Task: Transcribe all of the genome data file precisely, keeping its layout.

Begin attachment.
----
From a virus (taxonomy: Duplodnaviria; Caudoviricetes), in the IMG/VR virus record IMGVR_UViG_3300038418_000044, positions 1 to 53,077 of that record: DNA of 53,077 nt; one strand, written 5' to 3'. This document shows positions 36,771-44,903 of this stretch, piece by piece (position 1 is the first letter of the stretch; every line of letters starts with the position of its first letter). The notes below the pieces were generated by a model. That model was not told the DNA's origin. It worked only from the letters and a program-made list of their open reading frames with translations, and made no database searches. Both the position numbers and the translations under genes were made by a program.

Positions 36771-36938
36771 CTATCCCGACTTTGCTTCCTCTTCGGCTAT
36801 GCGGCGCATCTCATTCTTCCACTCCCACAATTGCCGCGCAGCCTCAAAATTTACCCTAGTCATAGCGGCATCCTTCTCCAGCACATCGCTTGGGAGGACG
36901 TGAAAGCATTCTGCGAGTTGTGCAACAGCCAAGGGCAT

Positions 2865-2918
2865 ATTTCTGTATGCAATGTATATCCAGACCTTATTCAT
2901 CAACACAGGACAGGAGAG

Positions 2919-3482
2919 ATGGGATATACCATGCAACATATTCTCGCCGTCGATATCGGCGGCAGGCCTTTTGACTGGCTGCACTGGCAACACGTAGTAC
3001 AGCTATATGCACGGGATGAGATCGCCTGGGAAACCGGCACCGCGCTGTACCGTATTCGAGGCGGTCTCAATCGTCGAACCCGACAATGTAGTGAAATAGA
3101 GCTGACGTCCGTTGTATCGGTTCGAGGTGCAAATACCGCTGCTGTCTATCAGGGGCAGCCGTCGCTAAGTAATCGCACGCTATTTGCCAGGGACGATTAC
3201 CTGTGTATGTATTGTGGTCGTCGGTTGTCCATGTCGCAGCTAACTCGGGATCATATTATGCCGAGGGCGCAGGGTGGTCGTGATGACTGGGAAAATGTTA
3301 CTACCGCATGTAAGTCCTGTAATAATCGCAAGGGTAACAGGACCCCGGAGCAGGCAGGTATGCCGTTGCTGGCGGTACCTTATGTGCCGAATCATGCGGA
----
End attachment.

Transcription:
From a virus (taxonomy: Duplodnaviria; Caudoviricetes), in the IMG/VR virus record IMGVR_UViG_3300038418_000044, positions 1 to 53,077 of that record: DNA of 53,077 nt; one strand, written 5' to 3'. This document shows positions 36,771-44,903 of this stretch, piece by piece (position 1 is the first letter of the stretch; every line of letters starts with the position of its first letter). The notes below the pieces were generated by a model. That model was not told the DNA's origin. It worked only from the letters and a program-made list of their open reading frames with translations, and made no database searches. Both the position numbers and the translations under genes were made by a program.

Positions 36771-36938
36771 CTATCCCGACTTTGCTTCCTCTTCGGCTAT
36801 GCGGCGCATCTCATTCTTCCACTCCCACAATTGCCGCGCAGCCTCAAAATTTACCCTAGTCATAGCGGCATCCTTCTCCAGCACATCGCTTGGGAGGACG
36901 TGAAAGCATTCTGCGAGTTGTGCAACAGCCAAGGGCAT

Positions 2865-2918
2865 ATTTCTGTATGCAATGTATATCCAGACCTTATTCAT
2901 CAACACAGGACAGGAGAG

Positions 2919-3482
2919 ATGGGATATACCATGCAACATATTCTCGCCGTCGATATCGGCGGCAGGCCTTTTGACTGGCTGCACTGGCAACACGTAGTAC
3001 AGCTATATGCACGGGATGAGATCGCCTGGGAAACCGGCACCGCGCTGTACCGTATTCGAGGCGGTCTCAATCGTCGAACCCGACAATGTAGTGAAATAGA
3101 GCTGACGTCCGTTGTATCGGTTCGAGGTGCAAATACCGCTGCTGTCTATCAGGGGCAGCCGTCGCTAAGTAATCGCACGCTATTTGCCAGGGACGATTAC
3201 CTGTGTATGTATTGTGGTCGTCGGTTGTCCATGTCGCAGCTAACTCGGGATCATATTATGCCGAGGGCGCAGGGTGGTCGTGATGACTGGGAAAATGTTA
3301 CTACCGCATGTAAGTCCTGTAATAATCGCAAGGGTAACAGGACCCCGGAGCAGGCAGGTATGCCGTTGCTGGCGGTACCTTATGTGCCGAATCATGCGGA